WMR has learned and has personally experienced the unprecedented assault by the Obama administration, aided and abetted by its intelligence and internal security infrastructure, on the First Amendment right of freedom of the press.
The Obama administration has indicted a total of six U.S. government employees for violating the arcane 1917 Espionage Act for allegedly communicating classified information to the press. The Obama administration, according to multi-agency U.S. government sources , has authorized the eavesdropping of journalists’ e-mails, text messages, and phone calls to determine with whom they are in contact within the government, particularly in the Departments of State, Defense, Justice, the CIA, the U.S. Congress’ intelligence oversight committees, and the National Security Agency (NSA). The NSA and FBI are also monitoring what websites are visited by government employees, including this one.
The six people charged under the Espionage Act with providing classified information to journalists (the “Obama Six”) are:
■John Kiriakou, former CIA, allegedly passed information on waterboarding torture tactics and the identity of a CIA torturer to someone identified by the government as “Journalist A.” The chief government prosecutor is U.S. Attorney for Northern Illinois Patrick Fitzgerald, who WMR has identified as a cover-up prosecutor for the CIA ever since the days he suppressed critical intelligence in the trial of the “Blind Sheik,” Omar Abdel Rahman, convicted for plotting the 1993 World Trade Center bombing and later, when he failed to bring Espionage Act charges against Dick Cheney chief of staff I. Lewis “Scooter” Libby in the Valerie Plame Wilson leak case. Fitzgerald also prosecuted former Illinois Governor Rod Blagojevich to protect the CIA’s one-time agent, Barack Obama, Jr., from scandal arising from Obama’s political and social activities in Chicago.
■Jeffrey Sterling, former CIA, charged with providing The New York Times’ James Risen with classified information on Iran’s nuclear program.
■Army Private First Class Bradley Manning, charged with providing over a quarter million State Department classified and unclassified cables from the SIPRnet communication system to WikiLeaks.
■Thomas Drake, former NSA official, charged with providing classified information to journalists, including former Baltimore Sun reporter Siobhan Gorman. The charges against Drake were later reduced.
■Stephen Kim, former State Department contractor, charged with leaking classified information about North Korea to Fox News’ James Rosen.
■Shamai Leibowitz, former FBI Hebrew translator, convicted of leaking classified FBI wiretaps to a blogger on Israeli intelligence activities in the United States directed at stirring up war fever against Iran. As yet, Leibowitz has been the only person convicted under the Espionage Act for leaking information to the media. The government fast-tracked the Leibowitz trial in order to supress coverage of Israel’s massive intelligence operations in the United States.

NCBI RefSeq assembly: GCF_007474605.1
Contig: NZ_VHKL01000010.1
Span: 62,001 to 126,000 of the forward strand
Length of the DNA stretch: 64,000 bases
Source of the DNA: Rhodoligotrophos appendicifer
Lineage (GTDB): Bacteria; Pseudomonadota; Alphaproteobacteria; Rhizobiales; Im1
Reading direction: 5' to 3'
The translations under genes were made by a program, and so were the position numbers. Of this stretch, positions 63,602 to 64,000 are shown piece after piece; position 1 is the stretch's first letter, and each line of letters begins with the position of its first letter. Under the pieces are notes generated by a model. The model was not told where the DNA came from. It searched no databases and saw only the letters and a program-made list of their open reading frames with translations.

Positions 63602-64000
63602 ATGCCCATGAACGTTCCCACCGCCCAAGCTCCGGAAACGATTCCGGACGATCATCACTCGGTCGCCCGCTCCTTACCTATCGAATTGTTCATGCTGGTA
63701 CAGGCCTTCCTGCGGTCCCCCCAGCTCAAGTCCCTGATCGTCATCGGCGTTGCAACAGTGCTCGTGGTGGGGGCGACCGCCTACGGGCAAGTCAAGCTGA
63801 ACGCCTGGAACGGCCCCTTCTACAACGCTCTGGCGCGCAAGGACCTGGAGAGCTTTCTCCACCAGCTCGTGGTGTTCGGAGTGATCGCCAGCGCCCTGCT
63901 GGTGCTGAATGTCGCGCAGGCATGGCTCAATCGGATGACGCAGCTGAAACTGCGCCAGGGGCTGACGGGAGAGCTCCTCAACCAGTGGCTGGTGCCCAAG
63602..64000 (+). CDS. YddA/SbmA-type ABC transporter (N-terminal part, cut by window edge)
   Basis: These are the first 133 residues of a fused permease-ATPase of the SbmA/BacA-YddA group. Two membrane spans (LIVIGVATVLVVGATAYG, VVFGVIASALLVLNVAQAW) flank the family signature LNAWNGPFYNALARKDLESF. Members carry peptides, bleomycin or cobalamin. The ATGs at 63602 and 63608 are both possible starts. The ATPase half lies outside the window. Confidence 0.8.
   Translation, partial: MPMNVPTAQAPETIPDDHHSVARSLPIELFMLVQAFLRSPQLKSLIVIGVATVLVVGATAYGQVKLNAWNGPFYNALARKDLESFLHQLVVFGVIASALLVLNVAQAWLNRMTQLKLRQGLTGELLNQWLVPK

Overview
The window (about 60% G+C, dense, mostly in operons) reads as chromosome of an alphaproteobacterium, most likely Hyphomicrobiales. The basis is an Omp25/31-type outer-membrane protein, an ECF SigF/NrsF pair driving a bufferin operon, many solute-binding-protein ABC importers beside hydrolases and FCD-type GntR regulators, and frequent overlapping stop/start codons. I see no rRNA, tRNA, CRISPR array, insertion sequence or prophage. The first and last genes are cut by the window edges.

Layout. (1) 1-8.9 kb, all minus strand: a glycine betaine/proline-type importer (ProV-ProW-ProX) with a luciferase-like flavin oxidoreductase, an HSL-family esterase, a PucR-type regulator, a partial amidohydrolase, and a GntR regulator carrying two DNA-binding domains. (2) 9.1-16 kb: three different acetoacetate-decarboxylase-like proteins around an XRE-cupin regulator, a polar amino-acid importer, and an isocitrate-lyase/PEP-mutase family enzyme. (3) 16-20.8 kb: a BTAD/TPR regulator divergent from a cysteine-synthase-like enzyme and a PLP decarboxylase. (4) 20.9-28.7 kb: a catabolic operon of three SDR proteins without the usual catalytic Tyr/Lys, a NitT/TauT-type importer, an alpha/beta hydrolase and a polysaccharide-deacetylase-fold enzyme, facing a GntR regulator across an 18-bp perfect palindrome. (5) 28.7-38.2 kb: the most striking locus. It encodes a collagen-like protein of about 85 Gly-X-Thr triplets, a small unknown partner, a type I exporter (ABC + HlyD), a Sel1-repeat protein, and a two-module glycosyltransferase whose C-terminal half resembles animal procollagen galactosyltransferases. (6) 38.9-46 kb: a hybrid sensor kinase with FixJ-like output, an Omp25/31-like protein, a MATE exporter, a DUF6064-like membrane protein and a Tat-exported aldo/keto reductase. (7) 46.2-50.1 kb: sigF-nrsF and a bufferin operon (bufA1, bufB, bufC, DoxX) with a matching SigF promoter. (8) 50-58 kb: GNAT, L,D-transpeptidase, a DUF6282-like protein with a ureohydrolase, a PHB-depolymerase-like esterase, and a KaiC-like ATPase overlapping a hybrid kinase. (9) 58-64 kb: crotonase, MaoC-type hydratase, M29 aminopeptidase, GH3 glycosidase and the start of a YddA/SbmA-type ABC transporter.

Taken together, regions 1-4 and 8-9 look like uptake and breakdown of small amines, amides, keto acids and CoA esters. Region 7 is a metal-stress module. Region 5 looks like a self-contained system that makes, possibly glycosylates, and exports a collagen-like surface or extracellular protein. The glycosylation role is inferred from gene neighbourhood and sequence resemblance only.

WMR knows of six other ex-employees of NSA and the State Department who continue to face criminal probes by the Obama administration for leaking information to the press.
Government employees face constant monitoring of their government emails, as well as their personal e-mail accounts for any contact with the press. The FBI, NSA, and other agencies are also monitoring the web sites visited by government employees. At the State Department, lists of web sites visited by employees are maintained by the Diplomatic Security Service (DSS). DSS also maintains lists of charities to which State Department employees donate money.
WMR learned of one case where the U.S. Navy blocked access to the web for an employee who visited WayneMadsenReport.com from a government computer. The employee was required to explain to the system security administrator why WMR was visited and cautioned that WMR is on a “banned” list for Navy employees. At NSA, employees have been ordered not to disseminate any articles from WMR on the agency’s internal e-mail system or they will face disciplinary action and possible loss of security access and their jobs.
There are also increasing reports that journalists’ e-mails are being monitored or completely blocked by the U.S. government agencies and cooperating Internet Service Providers (ISPs). WMR has recently experienced such a denial-of-service by America On-Line (AOL).
The increased harassment of journalists’ sources by the Obama administration comes at the same time that Reporters Without Borders has dropped the United States on the World Press Freedom Index to 47 from 20 on the press freedom ranking list. At 47, the United States is tied with Romania and Argentina and ranks below the Union of Comoros in the Indian Ocean; increasingly fascist-oriented Hungary; Papua New Guinea, which has experienced a military coup; Mali; Tanzania; Botswana; Suriname; Niger; and Cape Verde. In 2002, during the second year of the Bush administration, the United States was ranked at 17.